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Art in a box.

What do Picasso, Monet, Van Gogh and numerous other artists have in common? Their works of art have all traveled with Hasenkamp. The service provider transports all manner of cultural artifacts – reliably, worldwide and in close cooperation with Lufthansa Cargo

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“Art is what you can get away with,” reads the framed quote on the wall behind the desk belonging to Klaus Knies. The freight forwarding specialist has been head of the Hasenkamp branch office in Frankfurt since the late 1990s. The Andy Warhol quote in his office is indicative of the way this Cologne-based logistics company handles objets d’art.

Hasenkamp never questions whether something might be considered art. Instead the company acknowledges that each art object to be transported has its own intrinsic and irreplaceable value; and this value is not primarily measured in monetary units but rather in emotional and idealistic dimensions.

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As a result, the logistical processes are even more painstaking. Paintings, sculptures, art installations and all manner of cultural artifacts are handled with kid gloves – quite literally. “Art never forgets, and art never forgives,” says Klaus Knies describing the company philosophy behind the day-to-day work at Hasenkamp. All potential risks have to be explored in order to get the objects safely to their destination. And in many cases, that requires time-consuming preparation.

“What makes our job so thrilling is that no two transports are alike,”

says Knies. One particularly memorable occasion to him was a vintage car exhibition at the Museum of Fine Arts in Montreal in Canada: a chartered jumbo jet freighter flew the vehicles – unique cultural treasures – from Germany across the Atlantic. “It was an unforgettable image seeing these beautiful vintage cars lined up on the apron before they were loaded into the cargo bay.”

For years, art experts have commissioned Lufthansa Cargo with transporting the bulk of their airfreight tonnage, more than 80 percent most recently. For the most part, Hasenkamp books the special product Safe/td2. “We know that we are placing our works of art into the hands of skilled and trained personnel,” says Klaus Knies.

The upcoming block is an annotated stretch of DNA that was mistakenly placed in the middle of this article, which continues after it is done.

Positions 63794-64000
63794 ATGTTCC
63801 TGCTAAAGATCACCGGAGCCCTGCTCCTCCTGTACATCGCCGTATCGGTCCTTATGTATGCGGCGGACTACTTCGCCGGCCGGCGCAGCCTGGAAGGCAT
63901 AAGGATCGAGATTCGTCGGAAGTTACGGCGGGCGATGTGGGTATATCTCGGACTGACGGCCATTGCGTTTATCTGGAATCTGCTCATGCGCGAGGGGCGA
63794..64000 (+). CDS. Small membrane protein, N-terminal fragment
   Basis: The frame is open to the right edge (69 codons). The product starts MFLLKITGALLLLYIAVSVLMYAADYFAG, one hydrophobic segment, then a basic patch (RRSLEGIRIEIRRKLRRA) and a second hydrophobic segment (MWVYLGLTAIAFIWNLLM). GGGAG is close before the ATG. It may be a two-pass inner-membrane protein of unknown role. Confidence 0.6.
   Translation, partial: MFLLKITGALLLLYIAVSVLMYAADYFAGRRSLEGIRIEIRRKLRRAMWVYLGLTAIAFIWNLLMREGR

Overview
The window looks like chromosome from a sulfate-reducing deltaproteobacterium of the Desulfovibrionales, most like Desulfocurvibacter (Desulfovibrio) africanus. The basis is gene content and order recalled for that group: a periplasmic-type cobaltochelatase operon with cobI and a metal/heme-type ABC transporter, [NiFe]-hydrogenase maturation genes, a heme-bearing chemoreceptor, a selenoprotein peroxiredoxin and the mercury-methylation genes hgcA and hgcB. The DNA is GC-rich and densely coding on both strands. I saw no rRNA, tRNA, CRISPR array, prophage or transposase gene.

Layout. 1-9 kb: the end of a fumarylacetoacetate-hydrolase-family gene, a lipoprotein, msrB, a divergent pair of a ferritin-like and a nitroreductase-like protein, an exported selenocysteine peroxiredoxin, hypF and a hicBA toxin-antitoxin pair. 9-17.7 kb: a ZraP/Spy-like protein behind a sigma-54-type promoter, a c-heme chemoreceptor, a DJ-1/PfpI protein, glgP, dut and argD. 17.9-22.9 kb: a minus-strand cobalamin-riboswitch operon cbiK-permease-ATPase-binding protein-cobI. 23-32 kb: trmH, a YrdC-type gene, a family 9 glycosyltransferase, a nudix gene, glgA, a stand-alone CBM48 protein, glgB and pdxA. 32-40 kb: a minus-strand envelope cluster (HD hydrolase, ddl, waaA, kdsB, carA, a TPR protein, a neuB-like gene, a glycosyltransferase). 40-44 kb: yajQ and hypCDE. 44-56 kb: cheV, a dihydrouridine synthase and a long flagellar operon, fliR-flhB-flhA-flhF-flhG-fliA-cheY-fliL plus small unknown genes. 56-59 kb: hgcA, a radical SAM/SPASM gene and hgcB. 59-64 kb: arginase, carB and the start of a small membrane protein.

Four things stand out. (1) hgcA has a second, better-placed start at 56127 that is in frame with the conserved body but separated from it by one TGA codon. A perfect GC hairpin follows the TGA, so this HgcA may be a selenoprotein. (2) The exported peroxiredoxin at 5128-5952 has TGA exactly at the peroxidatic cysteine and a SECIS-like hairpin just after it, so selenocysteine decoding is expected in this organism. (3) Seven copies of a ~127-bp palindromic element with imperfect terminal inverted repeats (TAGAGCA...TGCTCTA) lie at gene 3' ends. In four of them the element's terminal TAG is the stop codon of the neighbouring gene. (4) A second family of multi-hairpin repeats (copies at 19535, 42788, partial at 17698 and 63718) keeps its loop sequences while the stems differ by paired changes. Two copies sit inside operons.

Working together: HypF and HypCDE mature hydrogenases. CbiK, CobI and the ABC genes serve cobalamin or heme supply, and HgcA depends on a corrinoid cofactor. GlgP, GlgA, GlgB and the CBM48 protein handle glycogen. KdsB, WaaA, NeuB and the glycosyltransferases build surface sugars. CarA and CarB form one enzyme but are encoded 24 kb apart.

And not only that: the precious goods are transported in sealed containers, and as long as they are on the ground, they are stored in security restricted areas. The transport chain is seamlessly documented, enabling the customer to monitor the transport at all times. Hasenkamp also uses the product td.Pro for a fraction of its consignments: the standard product from Lufthansa Cargo ensures both a cost-effective and reliable transport.

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When it comes to transporting particularly sensitive and highly valuable goods, Hasenkamp is the market leader in Europe with well over 100 years of experience. Founded in 1903, the company has been managed by four generations of the same family. With a staff of around 600 employees, it has branch offices in 37 locations around the world. 

Its Frankfurt office is located within easy reach of the airport and Lufthansa Cargo’s most important hub. Three climate-controlled halls offer enough space to store and transship the valuable consignments. 

Wooden crates in all sizes stand here, and very often they have traveled a long distance. They contain treasures from famous and less well-known artists. Picasso, Monet, Van Gogh – even the greatest masters have “traveled” in Hasenkamp’s crates. 

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These crates are little works of art in their own right: each is purpose-built to package the artifact by carpenters and metalworkers at the company’s own production workshop in Cologne. The silence in the warehouse is remarkable, and there is a good reason for this as Klaus Knies explains. “Calmness and cool-headedness are of paramount importance in our business. That is what we need to project to the customer in order to convey reliability and trust.”

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In many years of cooperation, Hasenkamp has built up a sound relationship of trust to its customers, which also include private individuals alongside museums and art galleries. “The art world is a village,” says Knies, a small community in which people know each other well. That makes social interaction all the more crucial. “It’s important to have a keen sense of whom you’re dealing with,” says Knies and reveals his own maxim: “I try to treat everyone I meet with respect.”

Many works of art are priceless and need to be specially secured during transport. Musicians on tour rely on the proper transportation of their instruments. These are only two examples for the logistical requirements involved in art and culture – requirements which Lufthansa Cargo understands from long years of experience and which it is in an excellent position to fulfill with these products:

  • Safe/td2 – for highly desirable shipments

  • td.Flash – for urgent shipments

  • td.Pro – for standard freight

  • Courier.Solutions – for personally supervised transit


Stefan Wildhirt